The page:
There are too many major themes that come to mind as one goes leafing through the pages of the book. I however wish to emphasize only one of them at length to highlight its seminal importance. The various chapters and in particular the one on the contributors will give the reader a very good sense of the network of contact and communication, a sort of a matrix out of which the radical right formed itself over the decades. Ranging between Madanmohan Malviya, Lajpat Rai, Sardar Patel, KM Munshi, Golwalkar, Sampurnanand, PD Tandan, Rajendra Prasad, Acharya Narendra Dev, the Kalyan network is shown by the book to run like a continuum uninterruptedly and without a breach right from the Congress to the RSS and Hindu Mahasabha, traversing the Socialist camp with great ease. I know of no other book or account that brings to light the rightist network with the same clarity and thoroughness even though the main purpose here is to profile the ‘Kalyan’ contributors’ community. That someone like Premchand wrote for ‘Kalyan’ may not have far reaching implications for our reading of his work. But it gained for ‘Kalyan’, an aura of wider respectability and acceptance among the liberal elements of the society. Mukul thus maps a loose but enormous network that embraces a wide variety of individuals and groups associated with ‘Kalyan’ for reasons that may at times seem quite innocuous. Vinoba Bhave for example often wrote on cow protection with none of the ferocity of a Karpatri Ji.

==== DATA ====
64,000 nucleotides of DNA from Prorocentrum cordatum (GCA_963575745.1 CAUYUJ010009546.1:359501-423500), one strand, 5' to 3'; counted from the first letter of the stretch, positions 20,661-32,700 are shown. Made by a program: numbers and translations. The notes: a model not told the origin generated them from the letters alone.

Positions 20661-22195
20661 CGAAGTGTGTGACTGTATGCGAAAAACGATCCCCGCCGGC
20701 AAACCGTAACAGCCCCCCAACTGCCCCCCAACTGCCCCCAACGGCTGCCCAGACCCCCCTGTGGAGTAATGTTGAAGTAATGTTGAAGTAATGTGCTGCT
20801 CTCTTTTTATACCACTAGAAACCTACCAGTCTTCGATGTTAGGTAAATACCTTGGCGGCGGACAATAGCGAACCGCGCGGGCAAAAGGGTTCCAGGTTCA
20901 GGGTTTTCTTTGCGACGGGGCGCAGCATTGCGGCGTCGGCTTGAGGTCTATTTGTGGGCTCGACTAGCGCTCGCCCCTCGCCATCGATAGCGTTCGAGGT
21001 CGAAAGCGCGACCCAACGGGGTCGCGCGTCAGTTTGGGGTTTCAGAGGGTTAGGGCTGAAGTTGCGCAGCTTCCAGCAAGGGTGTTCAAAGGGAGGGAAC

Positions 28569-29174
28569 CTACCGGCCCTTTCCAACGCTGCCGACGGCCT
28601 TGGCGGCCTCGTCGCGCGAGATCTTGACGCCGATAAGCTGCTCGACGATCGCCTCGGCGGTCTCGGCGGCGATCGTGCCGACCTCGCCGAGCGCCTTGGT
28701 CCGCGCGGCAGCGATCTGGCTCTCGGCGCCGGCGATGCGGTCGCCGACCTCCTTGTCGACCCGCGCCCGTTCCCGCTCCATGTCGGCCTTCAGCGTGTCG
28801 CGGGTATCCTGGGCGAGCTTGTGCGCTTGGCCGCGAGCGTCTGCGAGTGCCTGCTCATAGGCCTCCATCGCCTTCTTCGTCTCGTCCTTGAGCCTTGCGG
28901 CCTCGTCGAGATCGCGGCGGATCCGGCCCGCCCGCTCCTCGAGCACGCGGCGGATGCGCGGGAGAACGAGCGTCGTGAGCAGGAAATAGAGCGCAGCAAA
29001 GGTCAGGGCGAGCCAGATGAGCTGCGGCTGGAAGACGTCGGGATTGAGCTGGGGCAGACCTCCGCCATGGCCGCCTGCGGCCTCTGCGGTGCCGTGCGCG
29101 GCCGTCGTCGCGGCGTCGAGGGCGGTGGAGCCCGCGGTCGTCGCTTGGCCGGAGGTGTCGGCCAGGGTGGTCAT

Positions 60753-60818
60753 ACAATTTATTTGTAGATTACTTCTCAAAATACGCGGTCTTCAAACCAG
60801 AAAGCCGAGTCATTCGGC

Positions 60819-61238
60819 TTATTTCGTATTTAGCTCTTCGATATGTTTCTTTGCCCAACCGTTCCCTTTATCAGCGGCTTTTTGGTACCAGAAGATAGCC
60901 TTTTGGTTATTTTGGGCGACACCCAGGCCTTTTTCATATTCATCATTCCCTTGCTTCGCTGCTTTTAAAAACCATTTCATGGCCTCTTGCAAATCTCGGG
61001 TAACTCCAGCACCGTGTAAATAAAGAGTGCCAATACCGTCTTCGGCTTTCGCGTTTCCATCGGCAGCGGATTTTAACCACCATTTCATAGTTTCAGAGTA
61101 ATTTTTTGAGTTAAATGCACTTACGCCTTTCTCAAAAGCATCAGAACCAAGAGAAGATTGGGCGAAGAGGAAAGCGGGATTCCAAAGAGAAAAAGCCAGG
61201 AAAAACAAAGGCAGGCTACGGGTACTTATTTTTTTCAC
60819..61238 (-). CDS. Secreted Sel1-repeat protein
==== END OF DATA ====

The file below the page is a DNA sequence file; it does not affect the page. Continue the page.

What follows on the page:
The network depicted by Mukul may be seen as an open-ended circle that over time tightened into a compact noose and became more and more clearly defined. In gentler times, even the most poisonous debates seem to create a living room or a debating society like atmosphere but the same tensions and conflicts in our own times have of course become far more raucous and violent. Recently I came across a stray copy of ‘Kalyan’ and its content seem as unchanged as ever, even though the quiet battle it has been fighting since the mid-1920s has already come to fruition in the shape of a dogmatic cultural regime at least for the time being. It is strange how platforms like ‘Kalyan’ lose their relevance precisely by finding consummation.